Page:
modifying, using a processor, a portion of the second alternate representation based on a comparison of the second references with the first references while retaining information to convert the modified second alternate representation back into the second version; and
generating a patch representing the differences between the first alternate representation and the modified second alternate representation.
2. The method of claim 1 wherein modifying a portion of the second representation further comprises modifying the second representation so as to reduce the differences between the first and second representation.
3. The method of claim 1 further comprising identifying targets, where a target is a portion of the version that is referred to by a reference.
4. The method of claim 3 wherein each representation associates each target and each reference with an index value, such that each target is assigned a unique index value, and such that each reference is assigned the index value of the reference's target.
5. The method of claim 4 wherein each representation stores the references as an ordered list of indexes, where the order reflects the relative order of the references in the version.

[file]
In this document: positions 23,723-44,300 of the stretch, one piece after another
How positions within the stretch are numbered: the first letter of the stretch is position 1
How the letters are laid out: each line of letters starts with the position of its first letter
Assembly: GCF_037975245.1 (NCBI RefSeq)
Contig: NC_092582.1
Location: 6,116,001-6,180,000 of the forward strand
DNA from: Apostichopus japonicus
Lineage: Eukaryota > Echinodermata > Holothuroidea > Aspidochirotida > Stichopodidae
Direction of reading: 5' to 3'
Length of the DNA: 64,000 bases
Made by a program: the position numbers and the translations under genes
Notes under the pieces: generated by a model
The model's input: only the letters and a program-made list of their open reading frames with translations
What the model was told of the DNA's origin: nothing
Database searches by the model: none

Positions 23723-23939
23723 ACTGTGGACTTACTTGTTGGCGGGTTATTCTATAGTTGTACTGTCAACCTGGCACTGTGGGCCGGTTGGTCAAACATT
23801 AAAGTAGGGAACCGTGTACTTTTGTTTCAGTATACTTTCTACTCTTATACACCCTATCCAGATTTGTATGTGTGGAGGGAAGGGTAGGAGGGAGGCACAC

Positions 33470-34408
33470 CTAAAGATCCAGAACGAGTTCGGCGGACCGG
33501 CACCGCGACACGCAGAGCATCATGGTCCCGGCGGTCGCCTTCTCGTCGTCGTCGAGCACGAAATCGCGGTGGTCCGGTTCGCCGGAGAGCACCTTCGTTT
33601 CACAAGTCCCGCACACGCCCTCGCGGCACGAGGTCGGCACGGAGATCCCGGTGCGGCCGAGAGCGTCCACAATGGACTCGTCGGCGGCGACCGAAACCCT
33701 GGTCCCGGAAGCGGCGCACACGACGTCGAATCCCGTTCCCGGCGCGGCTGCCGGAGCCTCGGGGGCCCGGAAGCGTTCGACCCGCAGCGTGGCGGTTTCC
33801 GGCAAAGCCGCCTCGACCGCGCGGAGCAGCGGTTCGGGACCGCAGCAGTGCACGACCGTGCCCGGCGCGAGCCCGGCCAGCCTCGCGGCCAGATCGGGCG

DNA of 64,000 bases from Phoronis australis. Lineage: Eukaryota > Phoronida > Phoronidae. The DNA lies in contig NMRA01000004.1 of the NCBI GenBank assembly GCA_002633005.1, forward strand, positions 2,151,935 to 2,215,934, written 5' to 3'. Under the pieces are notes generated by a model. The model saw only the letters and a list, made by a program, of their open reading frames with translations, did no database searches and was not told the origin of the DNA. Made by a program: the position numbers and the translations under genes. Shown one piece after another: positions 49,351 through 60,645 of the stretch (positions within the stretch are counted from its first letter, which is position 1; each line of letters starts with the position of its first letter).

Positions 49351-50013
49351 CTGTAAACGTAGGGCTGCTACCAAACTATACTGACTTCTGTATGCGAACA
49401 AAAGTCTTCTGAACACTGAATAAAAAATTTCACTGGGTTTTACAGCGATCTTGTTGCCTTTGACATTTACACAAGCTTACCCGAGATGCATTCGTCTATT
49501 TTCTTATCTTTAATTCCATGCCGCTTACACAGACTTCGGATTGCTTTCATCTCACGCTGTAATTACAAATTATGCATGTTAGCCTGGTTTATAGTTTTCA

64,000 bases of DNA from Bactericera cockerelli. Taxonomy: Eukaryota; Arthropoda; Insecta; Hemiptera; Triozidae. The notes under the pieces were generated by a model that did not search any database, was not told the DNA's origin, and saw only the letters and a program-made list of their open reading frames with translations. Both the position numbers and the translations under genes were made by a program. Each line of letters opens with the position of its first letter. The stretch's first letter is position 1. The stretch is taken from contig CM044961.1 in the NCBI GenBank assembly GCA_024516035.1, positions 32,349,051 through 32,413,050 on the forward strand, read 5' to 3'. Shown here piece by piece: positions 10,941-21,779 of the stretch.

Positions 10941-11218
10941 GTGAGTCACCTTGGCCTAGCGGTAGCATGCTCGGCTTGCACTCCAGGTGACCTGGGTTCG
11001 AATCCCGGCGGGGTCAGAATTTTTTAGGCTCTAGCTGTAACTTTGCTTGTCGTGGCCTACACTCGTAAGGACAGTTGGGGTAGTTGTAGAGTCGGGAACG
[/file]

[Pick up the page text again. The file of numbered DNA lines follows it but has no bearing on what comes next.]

6. The method of claim 1 wherein each representation stores a control list of values, where each member of the control list is associated with a portion of the version, and where the value of a member identifies whether the portion is a reference or a non-reference.
7. The method of claim 1 wherein each representation stores a list of non-references, where each member of the non-reference list is associated with a non-reference portion of the version, and where the value of a member identifies the value of the non-reference portion in the version.
8. The method of claim 7 wherein a plurality of the members of the non-reference list are associated with operations.
9. The method of claim 8 wherein the operations are represented in the non-reference list based on a machine code value.
10. The method of claim 1 wherein the first and second references comprise absolute addresses.
11. The method of claim 1 wherein the first and second references comprise relative addresses.
12. The method of claim 1 wherein the first and second references comprise absolute and relative addresses.
13. The method of claim 1 wherein the patch is executable by a processor.